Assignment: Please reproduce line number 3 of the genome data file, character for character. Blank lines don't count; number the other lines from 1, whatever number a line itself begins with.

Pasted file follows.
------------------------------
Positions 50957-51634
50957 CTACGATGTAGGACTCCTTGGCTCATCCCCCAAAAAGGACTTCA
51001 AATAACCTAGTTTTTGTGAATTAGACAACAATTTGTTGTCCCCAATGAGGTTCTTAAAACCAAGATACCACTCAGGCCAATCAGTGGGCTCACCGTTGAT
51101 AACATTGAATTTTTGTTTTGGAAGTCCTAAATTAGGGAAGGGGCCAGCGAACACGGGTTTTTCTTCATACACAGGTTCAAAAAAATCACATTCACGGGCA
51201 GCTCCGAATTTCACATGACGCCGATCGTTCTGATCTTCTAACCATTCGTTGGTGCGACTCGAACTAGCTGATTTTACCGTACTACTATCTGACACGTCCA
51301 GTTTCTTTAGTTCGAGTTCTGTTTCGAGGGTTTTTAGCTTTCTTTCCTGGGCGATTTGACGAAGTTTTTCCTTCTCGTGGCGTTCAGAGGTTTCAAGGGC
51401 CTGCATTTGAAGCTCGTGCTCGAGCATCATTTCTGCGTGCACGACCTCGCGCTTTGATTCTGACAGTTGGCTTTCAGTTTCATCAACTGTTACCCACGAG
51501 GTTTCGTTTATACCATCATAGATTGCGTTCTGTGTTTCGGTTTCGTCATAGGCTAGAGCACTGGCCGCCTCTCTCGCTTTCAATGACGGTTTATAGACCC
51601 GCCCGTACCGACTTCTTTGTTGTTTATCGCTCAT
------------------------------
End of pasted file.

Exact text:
51001 AATAACCTAGTTTTTGTGAATTAGACAACAATTTGTTGTCCCCAATGAGGTTCTTAAAACCAAGATACCACTCAGGCCAATCAGTGGGCTCACCGTTGAT